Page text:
Posts Tagged ‘black rat’

by , Director
I've been at the Museum sooooo long - longer than many of our interns have been alive. I do a little bit of everything as part of my job: care for the animals, work with the keepers and other staff, spend time with guests. Lucky me!
I spend a lot of time behind-the-scenes, or here after hours, but if you really want to see me, you'll have to sign-up for a behind-the-scenes program.

Ultrasound for a Snake

July 16th, 2013

Last Thursday Katy and I took Todd, our black rat snake in for an ultrasound of his heart. Since Dr. Godshalk, a board certified veterinary radiologist, doesn’t have a lot of snakes for clients, we had to bring a “normal” snake so she could compare the heart of one to the other. We took the snakes to VSH in Cary- this is where, 3 years ago, Dr. Godshalk helped us out with Cassandra’s brush with death. All went well.

Todd was a great patient!

G, our healthy corn snake was used as a comparison, and we checked out the anatomy poster before beginning.

 

Dr. Godshalk checked out G first to get some normal sizes to compare to.

 

We learned that Todd’s heart is huge- and not in a good way. We’ll gather the results and figure out the best next steps.

 

Join the conversation:

  1. Might a large heart indicate that Todd is really athletic (IronSnake?) or that he’s just really kind?

    Did Dr. Godshalk consider these options? ;)

    Very cool post. Look forward to the updates.

    Posted by Michele
  2. How did you know he was having heart problems?

    Posted by Wendy
  3. Director Comment :

    unfortunately, this large heart is not a good thing. We haven’t determined the next best ways to proceed yet.

    As far as us noticing, this snake has had interesting issues on and off. Quite honestly, Katy noticed one day she could see the snake’s heart beating… not usually able to be seen by the naked eye.

    Posted by Sherry Samuels
  4. Kudos to Katy, only one of the Museum’s wonderful keepers, for noticing Todd’s heart problem. Also read an older blog where the keepers noticed Cassandra the lemur’s respiratory problem early which saved her and that blog said it was during Keeper’s Appreciation Week. Think Cassandra’s blog was last July either this week or next week. Thank the keepers!!!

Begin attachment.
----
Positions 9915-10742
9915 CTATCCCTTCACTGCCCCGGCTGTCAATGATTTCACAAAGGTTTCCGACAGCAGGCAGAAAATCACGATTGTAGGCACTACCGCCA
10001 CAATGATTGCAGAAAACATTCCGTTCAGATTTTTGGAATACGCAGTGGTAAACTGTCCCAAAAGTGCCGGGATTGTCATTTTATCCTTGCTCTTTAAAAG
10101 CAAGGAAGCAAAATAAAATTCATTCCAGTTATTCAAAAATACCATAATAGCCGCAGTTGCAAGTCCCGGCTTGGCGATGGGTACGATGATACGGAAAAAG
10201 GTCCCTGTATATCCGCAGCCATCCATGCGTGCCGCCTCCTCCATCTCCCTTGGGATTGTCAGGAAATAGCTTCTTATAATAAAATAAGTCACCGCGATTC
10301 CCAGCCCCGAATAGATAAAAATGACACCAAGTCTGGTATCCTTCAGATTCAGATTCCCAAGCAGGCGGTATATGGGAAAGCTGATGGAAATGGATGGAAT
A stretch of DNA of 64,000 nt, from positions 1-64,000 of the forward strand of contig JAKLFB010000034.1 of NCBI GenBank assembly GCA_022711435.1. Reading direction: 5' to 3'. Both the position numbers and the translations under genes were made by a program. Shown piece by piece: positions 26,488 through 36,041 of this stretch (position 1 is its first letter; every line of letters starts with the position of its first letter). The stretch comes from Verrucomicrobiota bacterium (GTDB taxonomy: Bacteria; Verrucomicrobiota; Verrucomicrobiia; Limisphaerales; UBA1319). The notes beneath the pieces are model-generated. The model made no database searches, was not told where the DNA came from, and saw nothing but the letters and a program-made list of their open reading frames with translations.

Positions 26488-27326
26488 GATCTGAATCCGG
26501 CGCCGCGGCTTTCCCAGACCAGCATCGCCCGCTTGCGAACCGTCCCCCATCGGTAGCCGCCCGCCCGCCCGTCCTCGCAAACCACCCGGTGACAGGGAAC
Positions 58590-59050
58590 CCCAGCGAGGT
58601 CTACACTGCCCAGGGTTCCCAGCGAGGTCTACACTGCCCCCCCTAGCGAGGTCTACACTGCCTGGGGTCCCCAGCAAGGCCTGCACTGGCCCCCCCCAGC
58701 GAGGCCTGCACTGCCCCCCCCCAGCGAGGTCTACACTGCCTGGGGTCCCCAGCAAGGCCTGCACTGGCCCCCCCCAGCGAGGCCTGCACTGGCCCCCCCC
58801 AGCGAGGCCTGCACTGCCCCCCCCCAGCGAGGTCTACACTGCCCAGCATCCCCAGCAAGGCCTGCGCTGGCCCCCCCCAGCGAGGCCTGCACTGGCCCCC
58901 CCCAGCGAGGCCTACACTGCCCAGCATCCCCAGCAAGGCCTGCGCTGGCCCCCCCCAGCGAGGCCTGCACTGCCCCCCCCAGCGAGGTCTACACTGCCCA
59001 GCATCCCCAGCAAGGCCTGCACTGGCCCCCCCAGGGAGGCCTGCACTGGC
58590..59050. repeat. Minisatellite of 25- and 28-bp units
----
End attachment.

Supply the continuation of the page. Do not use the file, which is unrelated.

Posted by dj

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by , Keeper
I have been working at the museum since 2003, and I feel fortunate to have a job where I can start my day with amazing animals surrounding me. I enjoy camping, hiking and rock climbing in my spare time when the weather is nice.
I work Tuesday through Saturday and spend a lot of time behind the scenes, but you might find me at a public program or feeding the farmyard animals in the afternoon.

Surprise!

May 1st, 2009

Every keeper has experienced the unpredictable at some point or another. It just comes with the job when you work with animals. No matter how well we think we know our animals, they still randomly do things that will shock or amaze us. Whether it be getting themselves stuck in places that we never imagined they could fit into (such as our tiger salamander with his water bowl), or finding out that one of our sweetest animals is a petty thief (such as Wendy the woodchuck with Sherry’s invoices), there will always be outragous stories to share if you are an animal keeper!

Well, last Sunday was another great example of the unimagineable happening. Now, keep in mind Sundays are one of our short-staffed days, where there’s only three keepers here instead of seven. Katy and I already had to deal with the tiger salamander being stuck in his water bowl a few months ago on a Sunday, but strange things don’t wait for a good time to happen, so we just have to roll with the punches. Last Sunday, Sherry was filling in for Katy while on vacation, and she was the first one to discover this unforseen occurrance. Imagine my confusion when I heard Sherry radio Kent and ask him if it was possible for a male black rat snake to lay eggs! At first, I thought she was on the phone with someone who was asking her this question, and she was just confirming her answer of “no.” But, in fact, she was talking about our off-exhibit black rat snake. Yes, that’s right, she found nine eggs in the black rat’s cage while cleaning that morning. Apparently this snake is a female, and not a male, like we first thought.

Of course, the eggs are not fertile because all of our snakes live alone, so there will be no babies. It was certainly unexpected, but was still something outside of the normal routine that helps to keep the job interesting. It just goes to show that, when working with animals, we always have to expect the unexpected!

Join the conversation:

  1. Those eggs remind me of circus peanuts. I just bought some after 10 years of not eating them.

    Posted by Larry

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